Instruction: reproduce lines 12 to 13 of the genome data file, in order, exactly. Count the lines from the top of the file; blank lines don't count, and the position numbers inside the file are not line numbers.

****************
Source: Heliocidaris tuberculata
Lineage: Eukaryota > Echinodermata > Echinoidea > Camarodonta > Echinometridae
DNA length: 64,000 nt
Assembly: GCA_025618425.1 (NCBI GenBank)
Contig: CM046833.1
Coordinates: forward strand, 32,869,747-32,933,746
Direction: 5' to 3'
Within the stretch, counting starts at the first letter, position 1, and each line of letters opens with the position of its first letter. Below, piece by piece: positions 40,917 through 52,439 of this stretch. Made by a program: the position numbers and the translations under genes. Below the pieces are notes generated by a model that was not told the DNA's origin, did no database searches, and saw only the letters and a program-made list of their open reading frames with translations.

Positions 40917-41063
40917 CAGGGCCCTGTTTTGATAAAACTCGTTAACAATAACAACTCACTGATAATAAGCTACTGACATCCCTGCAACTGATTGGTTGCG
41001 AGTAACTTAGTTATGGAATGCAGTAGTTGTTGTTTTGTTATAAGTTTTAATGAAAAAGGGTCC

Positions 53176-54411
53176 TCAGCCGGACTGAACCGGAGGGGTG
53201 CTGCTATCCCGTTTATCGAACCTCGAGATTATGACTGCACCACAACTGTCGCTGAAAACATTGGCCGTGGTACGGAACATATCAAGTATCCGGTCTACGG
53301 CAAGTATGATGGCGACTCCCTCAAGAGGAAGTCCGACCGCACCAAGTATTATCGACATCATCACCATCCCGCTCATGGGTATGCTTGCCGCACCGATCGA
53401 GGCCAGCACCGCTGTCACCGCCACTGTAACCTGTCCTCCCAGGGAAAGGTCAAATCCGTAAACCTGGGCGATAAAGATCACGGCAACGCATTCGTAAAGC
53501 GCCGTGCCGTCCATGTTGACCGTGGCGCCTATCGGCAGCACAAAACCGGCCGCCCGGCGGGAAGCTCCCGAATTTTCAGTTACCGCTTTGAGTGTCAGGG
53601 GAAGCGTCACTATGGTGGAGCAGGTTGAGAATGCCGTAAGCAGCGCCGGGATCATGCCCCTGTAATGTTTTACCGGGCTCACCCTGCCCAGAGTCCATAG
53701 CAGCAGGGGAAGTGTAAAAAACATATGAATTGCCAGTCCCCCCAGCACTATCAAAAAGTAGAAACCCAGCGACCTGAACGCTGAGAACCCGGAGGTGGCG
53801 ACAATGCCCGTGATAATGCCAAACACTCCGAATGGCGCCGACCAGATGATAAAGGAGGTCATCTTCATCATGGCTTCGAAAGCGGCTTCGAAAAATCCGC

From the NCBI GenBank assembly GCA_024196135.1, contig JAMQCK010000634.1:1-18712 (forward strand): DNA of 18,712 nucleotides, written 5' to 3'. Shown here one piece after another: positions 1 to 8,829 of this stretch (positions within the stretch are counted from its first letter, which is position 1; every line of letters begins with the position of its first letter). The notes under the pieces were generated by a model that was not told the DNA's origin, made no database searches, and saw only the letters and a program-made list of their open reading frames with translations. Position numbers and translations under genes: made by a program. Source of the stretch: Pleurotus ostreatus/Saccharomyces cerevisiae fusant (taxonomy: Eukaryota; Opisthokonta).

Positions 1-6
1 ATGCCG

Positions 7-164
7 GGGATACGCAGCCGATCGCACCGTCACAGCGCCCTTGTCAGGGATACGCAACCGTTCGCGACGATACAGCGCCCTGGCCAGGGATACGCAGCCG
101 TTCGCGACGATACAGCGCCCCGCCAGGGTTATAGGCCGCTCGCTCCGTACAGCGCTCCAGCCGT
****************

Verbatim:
Positions 53176-54411
53176 TCAGCCGGACTGAACCGGAGGGGTG